The rules to Core Wars could use some improvement. Specifically, there's way too much of a paper-scissors-stone effect with strategies. No fundamentally new approaches have been invented in years.
I think the cause of this problem is that vampires are too powerful. They preclude techniques such as self-healing programs.
Here is my proposed solution.
Each location on the battlefield has an alignment. Initially the starting locations for both sides are set to their alignment and the empty space is all set to neutral.
When a MOV is executed, the target of that MOV is set to the same alignment as the MOV command. Note that this may be different from the alignment of the thread which executed the command.
When a SPL is executed by a command which has different alignment than its executing thread, it acts as a noop. This is what gets the strength of vampires under control.
When any read operation is done on a location with a different alignment from the executing command, it always reads as DAT 0 1. Whenever ADD or any other command which affects state is executed on a location with a different alignment than the one being executed, it has no effect. Note that these rules apply regardless of the alignment of the thread performing the instruction. These rules are designed to furthur reduce vampire-like techniques.
I think my rule variant does a good job of getting vampires under control. The vampire technique still applies and is extremely important, but a single capture no longer kills you.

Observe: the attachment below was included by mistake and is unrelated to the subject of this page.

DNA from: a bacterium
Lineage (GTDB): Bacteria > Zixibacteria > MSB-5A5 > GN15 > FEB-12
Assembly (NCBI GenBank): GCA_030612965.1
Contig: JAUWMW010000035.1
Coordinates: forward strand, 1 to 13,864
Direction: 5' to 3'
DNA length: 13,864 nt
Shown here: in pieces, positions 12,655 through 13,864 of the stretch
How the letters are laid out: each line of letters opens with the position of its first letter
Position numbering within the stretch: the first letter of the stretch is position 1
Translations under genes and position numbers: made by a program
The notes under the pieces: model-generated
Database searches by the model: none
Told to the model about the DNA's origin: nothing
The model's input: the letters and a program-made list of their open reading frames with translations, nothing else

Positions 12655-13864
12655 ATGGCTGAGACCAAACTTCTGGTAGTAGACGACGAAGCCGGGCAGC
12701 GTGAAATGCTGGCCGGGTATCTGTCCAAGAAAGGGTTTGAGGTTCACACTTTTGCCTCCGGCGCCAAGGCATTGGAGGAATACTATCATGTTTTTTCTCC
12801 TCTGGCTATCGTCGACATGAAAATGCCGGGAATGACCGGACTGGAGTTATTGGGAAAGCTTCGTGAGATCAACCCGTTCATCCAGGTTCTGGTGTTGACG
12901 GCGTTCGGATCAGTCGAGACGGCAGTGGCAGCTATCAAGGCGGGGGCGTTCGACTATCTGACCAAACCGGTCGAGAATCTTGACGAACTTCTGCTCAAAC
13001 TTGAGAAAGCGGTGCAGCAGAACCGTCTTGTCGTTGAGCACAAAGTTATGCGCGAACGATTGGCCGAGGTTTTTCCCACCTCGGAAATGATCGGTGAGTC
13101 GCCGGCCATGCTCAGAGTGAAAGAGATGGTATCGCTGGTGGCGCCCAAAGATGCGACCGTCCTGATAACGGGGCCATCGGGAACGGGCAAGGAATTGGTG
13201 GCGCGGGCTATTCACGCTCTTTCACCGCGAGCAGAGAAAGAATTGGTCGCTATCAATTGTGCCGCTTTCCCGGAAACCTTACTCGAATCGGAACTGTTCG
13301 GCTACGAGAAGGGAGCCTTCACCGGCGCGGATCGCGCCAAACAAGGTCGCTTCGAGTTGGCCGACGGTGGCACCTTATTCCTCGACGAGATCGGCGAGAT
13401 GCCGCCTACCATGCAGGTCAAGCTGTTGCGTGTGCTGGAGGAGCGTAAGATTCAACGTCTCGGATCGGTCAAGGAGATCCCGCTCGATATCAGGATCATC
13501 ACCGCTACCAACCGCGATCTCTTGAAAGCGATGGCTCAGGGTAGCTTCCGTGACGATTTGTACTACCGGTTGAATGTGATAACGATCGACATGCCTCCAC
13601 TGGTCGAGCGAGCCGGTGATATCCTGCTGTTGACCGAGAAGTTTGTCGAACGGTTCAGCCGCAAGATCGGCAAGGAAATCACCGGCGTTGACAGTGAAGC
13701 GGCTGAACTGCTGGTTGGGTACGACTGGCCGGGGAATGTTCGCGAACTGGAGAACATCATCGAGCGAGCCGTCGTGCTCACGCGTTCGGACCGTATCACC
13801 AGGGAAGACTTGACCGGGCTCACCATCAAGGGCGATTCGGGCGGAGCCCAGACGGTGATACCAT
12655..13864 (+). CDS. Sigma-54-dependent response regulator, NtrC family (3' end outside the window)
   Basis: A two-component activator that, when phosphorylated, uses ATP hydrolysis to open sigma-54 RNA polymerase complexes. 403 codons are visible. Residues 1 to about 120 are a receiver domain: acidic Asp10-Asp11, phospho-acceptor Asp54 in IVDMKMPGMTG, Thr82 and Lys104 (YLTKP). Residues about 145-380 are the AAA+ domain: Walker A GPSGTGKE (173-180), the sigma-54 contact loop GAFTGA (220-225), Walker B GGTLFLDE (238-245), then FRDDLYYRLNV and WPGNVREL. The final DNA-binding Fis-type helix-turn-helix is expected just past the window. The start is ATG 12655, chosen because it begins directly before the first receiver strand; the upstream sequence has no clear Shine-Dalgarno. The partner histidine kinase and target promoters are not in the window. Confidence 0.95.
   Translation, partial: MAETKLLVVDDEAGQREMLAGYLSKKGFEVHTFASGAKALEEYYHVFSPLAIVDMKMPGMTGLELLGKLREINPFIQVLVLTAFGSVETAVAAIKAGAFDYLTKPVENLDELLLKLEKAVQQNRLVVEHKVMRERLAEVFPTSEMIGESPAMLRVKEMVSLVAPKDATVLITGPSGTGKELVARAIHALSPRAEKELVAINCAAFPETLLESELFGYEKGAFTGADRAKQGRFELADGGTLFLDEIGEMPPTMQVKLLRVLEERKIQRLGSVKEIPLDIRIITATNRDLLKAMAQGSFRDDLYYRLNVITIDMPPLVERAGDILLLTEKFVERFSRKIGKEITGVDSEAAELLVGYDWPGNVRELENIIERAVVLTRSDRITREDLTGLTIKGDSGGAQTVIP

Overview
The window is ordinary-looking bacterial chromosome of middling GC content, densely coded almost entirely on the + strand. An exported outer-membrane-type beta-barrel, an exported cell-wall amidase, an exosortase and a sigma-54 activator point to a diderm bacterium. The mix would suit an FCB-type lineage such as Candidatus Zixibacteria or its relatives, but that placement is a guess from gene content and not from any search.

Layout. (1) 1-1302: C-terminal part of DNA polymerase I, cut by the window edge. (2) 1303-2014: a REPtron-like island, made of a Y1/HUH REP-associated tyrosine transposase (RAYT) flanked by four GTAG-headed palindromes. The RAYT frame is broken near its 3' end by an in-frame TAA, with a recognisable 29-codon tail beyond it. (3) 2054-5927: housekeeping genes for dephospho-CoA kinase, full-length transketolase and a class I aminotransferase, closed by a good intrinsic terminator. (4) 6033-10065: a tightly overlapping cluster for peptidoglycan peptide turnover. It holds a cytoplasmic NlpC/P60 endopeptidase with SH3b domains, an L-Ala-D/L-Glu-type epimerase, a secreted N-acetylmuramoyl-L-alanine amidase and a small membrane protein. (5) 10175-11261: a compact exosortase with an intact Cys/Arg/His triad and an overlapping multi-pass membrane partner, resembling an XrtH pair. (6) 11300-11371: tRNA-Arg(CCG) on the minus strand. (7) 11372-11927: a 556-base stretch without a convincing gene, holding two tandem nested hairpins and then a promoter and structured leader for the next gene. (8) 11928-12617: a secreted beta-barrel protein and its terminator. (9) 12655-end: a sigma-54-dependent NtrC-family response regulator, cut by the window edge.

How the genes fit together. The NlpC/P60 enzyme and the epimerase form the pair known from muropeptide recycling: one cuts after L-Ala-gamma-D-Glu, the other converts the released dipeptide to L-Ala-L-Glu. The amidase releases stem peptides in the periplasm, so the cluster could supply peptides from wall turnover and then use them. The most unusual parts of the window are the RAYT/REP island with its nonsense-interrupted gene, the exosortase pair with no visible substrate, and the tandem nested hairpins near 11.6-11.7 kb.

Book Review: Moneyball
I highly recommend Moneyball, by Michael Lewis.
Moneyball is a book about financial shenanigans in baseball How does that happen? The Oakland Athletics win completely disproportionately many games for their salary budget by evaluating players better and buying undervalued ones. Moneyball is a story of the triumph of science and reason over the superstitions of an entrenched beurocracy which kept the truth out for decades by branding it as heresy.
One part of Moneyball possibly inadventantly explains why it's such a compelling story. At one point the author asks two people with ivy league educations if they feel bad using their advanced degrees on something so trivial as baseball. They burst out laughing and ask 'You mean, as opposed to having a deeply meaningful job on wall street?' Lewis's book Liar's Poker, while just as well written and about far larger sums of money, has a subject which simply cannot compete with competitive sport as the basis for a compelling narrative.
Twisty Puzzle Reviews
I just posted some twisty puzzle reviews.